The carbon credit investments category is gaining traction as the world places greater focus on the fight against climate change.
Carbon-credit-trading funds are among the best performing commodities-related investments of the past year, the Wall Street Journal reports.
For example, the price of carbon credits in Europe surged 135% over the past 12 months and recently touched a series of records as economic activity rebounded after governments reopened from the pandemic lockdowns. To be fair, lumber remains a better commodities investment, and tighter government controls, a bitter winter, and low inventories of liquefied natural gas also played a role in the outperformance of carbon credits.
Meanwhile, carbon-related investment funds that benefit from economies transitioning away from fossil fuels have attracted more attention. Jonathan Shelon, chief operating officer at KraneShares, noted that demand has grown steadily from both retail investors and professionals seeking out the investment strategy as a way to profit from tighter regulation and investor pressure on companies to cut down on harmful carbon emissions.
The European Union’s carbon-trading program, the world’s largest and most heavily traded carbon market, began in 2005 as part of the Kyoto Protocol commitments and was a key factor in cutting emissions in the region. Credits are granted to countries, which are then auctioned to factories, power plants, and other polluters that require credits for the carbon they emit.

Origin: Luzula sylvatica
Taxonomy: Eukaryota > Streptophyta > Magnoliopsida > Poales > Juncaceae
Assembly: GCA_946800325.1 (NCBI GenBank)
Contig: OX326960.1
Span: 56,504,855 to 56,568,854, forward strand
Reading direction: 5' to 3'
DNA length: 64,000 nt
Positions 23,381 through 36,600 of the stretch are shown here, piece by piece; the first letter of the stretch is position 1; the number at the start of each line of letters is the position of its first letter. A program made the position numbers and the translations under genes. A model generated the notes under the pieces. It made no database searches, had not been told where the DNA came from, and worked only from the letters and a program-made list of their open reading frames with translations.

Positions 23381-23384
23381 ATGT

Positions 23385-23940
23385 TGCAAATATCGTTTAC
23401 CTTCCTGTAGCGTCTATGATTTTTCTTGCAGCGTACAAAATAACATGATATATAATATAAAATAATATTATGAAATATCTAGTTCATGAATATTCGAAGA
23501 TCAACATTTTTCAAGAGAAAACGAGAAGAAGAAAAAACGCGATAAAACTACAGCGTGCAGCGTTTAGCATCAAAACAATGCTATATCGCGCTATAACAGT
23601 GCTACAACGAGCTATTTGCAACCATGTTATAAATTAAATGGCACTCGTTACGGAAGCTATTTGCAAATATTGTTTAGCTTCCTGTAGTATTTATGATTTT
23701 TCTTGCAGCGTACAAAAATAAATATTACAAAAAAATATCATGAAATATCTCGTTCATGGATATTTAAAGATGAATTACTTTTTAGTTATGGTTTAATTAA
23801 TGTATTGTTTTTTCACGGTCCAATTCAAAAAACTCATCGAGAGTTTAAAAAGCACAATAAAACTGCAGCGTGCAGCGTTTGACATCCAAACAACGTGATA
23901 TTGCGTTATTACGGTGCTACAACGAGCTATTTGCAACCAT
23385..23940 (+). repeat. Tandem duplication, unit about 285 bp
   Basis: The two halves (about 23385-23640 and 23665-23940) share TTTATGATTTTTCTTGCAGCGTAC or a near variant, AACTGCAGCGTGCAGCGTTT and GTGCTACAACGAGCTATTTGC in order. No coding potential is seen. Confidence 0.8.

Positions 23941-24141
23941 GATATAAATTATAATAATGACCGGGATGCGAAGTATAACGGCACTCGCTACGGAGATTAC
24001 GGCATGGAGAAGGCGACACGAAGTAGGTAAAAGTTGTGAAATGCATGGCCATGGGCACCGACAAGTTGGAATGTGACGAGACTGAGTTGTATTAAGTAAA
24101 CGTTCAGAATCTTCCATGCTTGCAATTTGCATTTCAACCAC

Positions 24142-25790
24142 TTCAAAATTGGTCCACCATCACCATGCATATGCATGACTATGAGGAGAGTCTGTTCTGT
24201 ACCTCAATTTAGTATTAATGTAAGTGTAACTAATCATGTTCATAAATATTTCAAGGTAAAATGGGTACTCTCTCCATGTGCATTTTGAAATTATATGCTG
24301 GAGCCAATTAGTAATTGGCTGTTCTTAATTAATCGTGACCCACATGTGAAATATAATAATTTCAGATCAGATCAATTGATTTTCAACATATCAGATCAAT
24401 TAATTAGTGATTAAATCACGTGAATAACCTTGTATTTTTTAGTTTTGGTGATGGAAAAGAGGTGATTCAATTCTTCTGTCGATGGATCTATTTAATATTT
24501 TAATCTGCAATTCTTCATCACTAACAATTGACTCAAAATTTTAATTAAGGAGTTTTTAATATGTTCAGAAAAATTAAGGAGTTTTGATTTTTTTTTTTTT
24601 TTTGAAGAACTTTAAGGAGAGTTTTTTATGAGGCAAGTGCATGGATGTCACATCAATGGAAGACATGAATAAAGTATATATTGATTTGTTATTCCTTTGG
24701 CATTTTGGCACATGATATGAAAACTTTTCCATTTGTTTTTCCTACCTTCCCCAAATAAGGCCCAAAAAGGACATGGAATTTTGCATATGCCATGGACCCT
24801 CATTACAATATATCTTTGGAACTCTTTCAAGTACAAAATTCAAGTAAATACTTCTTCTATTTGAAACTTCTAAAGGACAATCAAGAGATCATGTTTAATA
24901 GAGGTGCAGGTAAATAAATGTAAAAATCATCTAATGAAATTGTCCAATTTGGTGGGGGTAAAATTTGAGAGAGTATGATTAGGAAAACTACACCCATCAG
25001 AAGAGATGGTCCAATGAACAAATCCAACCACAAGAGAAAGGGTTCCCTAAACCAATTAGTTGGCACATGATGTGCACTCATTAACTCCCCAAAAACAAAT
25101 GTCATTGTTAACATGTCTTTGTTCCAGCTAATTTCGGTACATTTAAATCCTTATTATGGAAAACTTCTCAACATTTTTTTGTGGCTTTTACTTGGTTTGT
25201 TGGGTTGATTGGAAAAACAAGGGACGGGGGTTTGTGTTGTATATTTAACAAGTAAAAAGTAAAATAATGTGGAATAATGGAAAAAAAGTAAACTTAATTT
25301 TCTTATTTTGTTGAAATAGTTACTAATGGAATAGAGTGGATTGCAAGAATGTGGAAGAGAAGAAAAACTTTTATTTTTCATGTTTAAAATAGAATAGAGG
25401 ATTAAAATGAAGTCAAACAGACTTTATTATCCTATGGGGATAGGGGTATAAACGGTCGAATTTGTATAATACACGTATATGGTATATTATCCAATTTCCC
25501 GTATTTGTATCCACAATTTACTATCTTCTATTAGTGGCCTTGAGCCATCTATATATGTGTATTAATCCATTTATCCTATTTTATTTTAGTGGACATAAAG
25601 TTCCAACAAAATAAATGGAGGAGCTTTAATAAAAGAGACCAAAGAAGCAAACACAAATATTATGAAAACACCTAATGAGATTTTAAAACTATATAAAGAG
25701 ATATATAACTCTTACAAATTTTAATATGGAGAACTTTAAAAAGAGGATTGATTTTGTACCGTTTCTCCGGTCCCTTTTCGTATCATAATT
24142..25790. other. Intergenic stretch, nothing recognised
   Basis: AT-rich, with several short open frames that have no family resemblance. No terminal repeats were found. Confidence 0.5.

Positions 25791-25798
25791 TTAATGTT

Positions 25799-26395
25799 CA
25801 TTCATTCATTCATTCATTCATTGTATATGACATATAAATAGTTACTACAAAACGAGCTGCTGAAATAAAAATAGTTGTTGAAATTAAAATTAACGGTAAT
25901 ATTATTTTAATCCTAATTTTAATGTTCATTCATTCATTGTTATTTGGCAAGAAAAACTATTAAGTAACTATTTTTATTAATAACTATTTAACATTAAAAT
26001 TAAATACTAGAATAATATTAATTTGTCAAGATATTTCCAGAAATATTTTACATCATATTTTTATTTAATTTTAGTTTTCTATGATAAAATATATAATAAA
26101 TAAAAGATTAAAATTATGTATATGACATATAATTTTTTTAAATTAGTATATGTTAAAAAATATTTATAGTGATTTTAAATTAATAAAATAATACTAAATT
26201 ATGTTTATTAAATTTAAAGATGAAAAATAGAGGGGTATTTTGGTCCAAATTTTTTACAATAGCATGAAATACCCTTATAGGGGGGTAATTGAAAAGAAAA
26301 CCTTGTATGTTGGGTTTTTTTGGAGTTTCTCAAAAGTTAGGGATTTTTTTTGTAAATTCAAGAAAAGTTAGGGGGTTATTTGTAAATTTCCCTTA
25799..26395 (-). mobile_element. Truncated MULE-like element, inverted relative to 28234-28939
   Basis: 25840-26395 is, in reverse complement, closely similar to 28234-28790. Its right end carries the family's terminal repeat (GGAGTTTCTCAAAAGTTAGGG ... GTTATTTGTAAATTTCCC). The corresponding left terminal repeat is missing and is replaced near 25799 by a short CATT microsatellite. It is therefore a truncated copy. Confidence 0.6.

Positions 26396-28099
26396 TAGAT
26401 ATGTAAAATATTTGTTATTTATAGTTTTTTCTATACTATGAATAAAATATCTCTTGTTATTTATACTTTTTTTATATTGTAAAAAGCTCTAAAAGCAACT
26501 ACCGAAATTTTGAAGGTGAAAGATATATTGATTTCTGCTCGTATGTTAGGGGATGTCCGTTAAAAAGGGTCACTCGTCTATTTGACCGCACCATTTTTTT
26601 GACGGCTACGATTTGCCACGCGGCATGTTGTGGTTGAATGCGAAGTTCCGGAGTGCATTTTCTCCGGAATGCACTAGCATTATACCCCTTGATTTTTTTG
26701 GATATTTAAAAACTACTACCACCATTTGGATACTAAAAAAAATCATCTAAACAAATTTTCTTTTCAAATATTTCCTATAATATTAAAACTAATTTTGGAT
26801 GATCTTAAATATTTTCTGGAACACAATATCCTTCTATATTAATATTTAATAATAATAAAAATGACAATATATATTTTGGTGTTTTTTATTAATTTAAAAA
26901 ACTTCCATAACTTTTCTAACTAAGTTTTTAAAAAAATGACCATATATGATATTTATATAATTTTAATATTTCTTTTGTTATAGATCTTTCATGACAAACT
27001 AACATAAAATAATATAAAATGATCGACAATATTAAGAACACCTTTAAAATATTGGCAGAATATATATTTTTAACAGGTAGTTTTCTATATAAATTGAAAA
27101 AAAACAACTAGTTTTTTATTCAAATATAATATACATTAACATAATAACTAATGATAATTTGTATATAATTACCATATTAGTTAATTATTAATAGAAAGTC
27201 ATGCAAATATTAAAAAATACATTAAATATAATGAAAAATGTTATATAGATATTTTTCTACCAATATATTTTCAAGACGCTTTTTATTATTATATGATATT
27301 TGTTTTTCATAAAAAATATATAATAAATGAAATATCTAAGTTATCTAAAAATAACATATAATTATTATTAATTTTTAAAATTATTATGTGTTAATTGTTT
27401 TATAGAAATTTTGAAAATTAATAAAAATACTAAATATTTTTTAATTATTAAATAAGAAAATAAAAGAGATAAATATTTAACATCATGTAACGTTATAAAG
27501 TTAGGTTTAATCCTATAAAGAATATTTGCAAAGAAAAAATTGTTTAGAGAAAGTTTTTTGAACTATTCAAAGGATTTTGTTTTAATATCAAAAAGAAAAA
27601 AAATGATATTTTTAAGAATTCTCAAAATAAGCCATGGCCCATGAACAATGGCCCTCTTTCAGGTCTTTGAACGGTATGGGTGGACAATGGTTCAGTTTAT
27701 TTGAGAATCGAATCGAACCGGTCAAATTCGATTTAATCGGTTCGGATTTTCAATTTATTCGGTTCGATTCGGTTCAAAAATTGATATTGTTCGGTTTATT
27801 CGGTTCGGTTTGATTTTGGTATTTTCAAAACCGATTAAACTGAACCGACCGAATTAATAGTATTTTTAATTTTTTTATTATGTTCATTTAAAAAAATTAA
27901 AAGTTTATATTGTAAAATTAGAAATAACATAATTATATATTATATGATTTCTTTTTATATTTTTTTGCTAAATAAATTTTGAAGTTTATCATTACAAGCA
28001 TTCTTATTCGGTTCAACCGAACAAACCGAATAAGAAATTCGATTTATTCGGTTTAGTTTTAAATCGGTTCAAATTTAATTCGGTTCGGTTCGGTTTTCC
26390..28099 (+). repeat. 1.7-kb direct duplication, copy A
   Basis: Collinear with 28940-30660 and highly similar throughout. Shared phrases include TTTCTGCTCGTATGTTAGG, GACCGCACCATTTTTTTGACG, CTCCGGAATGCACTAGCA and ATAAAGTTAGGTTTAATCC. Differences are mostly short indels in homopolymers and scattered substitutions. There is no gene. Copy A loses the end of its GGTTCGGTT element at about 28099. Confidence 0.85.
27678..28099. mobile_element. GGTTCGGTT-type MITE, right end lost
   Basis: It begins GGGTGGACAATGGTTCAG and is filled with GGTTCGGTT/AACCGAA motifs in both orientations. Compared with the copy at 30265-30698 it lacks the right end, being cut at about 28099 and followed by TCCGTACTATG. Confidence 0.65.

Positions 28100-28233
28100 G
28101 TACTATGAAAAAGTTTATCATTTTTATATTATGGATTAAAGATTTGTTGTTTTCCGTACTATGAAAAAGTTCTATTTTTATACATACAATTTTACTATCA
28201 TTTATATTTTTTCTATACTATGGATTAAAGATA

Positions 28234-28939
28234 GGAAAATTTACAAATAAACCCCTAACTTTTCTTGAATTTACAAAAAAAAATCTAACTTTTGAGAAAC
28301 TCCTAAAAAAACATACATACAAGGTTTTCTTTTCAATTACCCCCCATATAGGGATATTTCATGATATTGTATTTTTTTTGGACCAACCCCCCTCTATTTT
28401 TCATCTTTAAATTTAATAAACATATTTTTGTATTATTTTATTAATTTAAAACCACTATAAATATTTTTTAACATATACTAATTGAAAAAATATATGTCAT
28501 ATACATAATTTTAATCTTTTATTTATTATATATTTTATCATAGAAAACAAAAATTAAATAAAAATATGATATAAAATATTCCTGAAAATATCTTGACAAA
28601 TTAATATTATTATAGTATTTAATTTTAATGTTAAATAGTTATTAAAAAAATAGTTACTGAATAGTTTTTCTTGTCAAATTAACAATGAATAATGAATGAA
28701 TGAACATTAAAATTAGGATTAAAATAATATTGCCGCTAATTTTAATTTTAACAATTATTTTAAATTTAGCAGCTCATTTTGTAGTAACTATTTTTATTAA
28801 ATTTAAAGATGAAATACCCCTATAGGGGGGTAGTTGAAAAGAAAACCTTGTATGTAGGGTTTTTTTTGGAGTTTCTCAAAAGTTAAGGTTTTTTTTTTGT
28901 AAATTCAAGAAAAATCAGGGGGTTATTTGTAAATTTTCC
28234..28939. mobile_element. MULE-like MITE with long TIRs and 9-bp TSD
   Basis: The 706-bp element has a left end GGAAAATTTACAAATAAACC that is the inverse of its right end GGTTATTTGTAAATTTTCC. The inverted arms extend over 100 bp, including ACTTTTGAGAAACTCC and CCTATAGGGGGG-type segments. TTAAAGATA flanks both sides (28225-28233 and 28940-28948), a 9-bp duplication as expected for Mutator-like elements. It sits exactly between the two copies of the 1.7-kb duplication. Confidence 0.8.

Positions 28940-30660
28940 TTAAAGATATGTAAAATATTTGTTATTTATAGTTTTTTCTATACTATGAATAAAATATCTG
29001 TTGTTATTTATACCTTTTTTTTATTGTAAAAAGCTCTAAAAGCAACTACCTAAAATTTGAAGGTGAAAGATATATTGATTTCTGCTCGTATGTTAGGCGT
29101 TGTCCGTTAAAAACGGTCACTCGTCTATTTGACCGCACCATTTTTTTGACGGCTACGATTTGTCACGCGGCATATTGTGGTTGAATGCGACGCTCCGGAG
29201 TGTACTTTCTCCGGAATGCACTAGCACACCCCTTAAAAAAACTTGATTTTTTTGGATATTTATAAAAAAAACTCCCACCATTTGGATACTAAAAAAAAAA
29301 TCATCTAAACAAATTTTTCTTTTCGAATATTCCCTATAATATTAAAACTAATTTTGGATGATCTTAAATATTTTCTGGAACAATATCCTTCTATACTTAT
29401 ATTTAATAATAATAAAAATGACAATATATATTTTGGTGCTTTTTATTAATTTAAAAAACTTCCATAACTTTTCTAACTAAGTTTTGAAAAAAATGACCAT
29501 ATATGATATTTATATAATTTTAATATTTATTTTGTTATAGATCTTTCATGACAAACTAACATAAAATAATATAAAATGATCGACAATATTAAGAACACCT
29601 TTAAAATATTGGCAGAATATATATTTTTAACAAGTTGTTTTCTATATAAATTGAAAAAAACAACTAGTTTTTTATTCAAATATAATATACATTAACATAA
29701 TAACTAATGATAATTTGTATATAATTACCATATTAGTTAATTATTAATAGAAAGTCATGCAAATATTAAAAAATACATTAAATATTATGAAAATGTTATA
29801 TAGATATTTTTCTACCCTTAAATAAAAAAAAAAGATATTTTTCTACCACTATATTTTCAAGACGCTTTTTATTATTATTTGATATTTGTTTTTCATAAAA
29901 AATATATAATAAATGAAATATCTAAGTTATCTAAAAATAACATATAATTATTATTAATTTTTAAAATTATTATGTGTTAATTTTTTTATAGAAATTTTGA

According to Intercontinental Exchange, which hosts European and U.S. emissions trading, the number of participants trading both European and North American carbon markets has expanded by 85% in 2020 from 2017. Additionally, open interest on European emissions credits jumped to a record high of $105 billion on May 25, according to ICE.
The carbon credit market is expected to grow in popularity as both the EU and the U.S. set ambitious targets on cutting down carbon emissions. Brussels wants to be carbon neutral by 2050, while the Biden administration is trying to halve U.S. emissions by the end of the decade.
“More investors are doing the math and realizing the cost of halving emissions is significantly above where the market is trading,” Ariel Perez, head of environmental products at commodities-trading company Hartree Partners, told the WSJ.
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